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In brief: Another study on the impact that generative AI will have on jobs has been published. Mirroring the results of a similar recent report, it concluded that most people will see their positions augmented by the technology as opposed to them becoming automated. However, women and admin workers face the greatest risk of seeing their jobs replaced.
A new study from the International Labour Organization (ILO) looked at the potential effects generative AI will have on job quantity and quality. The bottom line is that most jobs and industries are only partially exposed to automation and are more likely to be complemented by AI.
Clerical workers were found to be the category with the greatest amount of technical exposure to generative AI. About a quarter of clerical tasks were considered highly exposed, while more than half (58%) had medium-level exposure. The study names typists/word processing operators, travel consultants, scribes, inquiry clerks, contact center information clerks, bank tellers, data entry clerks, and survey and market research interviewers as those whose jobs are most at risk of becoming fully automated.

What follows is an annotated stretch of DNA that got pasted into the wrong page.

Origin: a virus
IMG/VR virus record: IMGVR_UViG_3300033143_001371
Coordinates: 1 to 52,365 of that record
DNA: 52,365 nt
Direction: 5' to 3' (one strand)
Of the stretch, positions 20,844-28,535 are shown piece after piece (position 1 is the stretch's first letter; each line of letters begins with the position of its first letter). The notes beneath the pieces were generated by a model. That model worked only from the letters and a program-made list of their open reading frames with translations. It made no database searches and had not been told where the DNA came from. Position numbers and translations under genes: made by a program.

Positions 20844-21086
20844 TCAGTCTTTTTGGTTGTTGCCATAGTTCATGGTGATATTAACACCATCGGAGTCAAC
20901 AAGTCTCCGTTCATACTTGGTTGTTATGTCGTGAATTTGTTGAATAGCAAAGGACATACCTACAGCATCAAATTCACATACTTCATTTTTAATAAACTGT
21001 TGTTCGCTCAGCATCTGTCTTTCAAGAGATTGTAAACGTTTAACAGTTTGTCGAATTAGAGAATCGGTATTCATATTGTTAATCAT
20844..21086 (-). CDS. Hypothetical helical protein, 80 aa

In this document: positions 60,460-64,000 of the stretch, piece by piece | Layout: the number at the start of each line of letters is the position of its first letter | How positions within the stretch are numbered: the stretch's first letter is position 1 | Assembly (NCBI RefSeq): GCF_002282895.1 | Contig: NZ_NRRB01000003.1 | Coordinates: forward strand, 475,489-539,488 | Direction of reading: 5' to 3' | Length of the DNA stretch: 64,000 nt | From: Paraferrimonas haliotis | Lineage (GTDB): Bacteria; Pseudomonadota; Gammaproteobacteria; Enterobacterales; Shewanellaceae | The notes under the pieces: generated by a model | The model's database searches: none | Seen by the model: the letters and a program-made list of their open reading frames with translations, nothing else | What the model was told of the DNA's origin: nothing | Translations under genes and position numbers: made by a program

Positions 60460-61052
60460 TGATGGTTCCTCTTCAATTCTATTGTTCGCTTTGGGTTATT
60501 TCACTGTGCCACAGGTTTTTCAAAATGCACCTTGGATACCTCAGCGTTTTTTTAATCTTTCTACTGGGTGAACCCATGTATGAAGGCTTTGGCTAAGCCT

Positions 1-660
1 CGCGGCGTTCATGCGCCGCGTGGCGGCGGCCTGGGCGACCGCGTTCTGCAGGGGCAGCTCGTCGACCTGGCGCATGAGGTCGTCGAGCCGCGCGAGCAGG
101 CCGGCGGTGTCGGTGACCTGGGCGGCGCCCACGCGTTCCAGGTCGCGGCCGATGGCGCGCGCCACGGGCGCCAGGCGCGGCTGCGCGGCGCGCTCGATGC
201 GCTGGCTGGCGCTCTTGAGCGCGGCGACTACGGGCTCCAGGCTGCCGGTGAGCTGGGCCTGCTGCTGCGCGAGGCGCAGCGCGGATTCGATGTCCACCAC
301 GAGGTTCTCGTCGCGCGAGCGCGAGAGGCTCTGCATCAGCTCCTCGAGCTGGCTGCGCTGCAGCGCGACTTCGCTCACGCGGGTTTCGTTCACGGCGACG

The risk to clerical workers is a stark contrast to other occupational groups such as professionals, managers, and technicians, who only had a small share of tasks that are greatly exposed, while a quarter of tasks had medium-level exposure.
The study also found that generative AI is likely to impact more women than men. It noted that more than twice the share of female employment is potentially affected by automation, partly due to the higher number of women in clerical work.
ILO estimated that in high-income countries, 7.8% of female jobs (around 21 million) are potentially automatable, while the figure is just 2.9%, or 9 million, for men. Overall, 5.5% of total employment in high-income countries is potentially exposed to automation, whereas in low-income countries, the risk only applies to 0.4% of all employment.
The study, which used the latest GPT-4 large language model that powers ChatGPT, notes that the socioeconomic impacts of generative AI will largely depend on how its diffusion is managed. It also warns that the costs to affected workers could be "brutal."
ILO's finding mirror a similar report from IBM this week that also predicted generative AI will augment rather than replace jobs. However, the study added that 40% of the global workforce will have to learn new skills over the next three years due to AI implementation, and warned that while AI won't replace people, people who use AI will replace people who don't.
Masthead: Andrea Piacquadio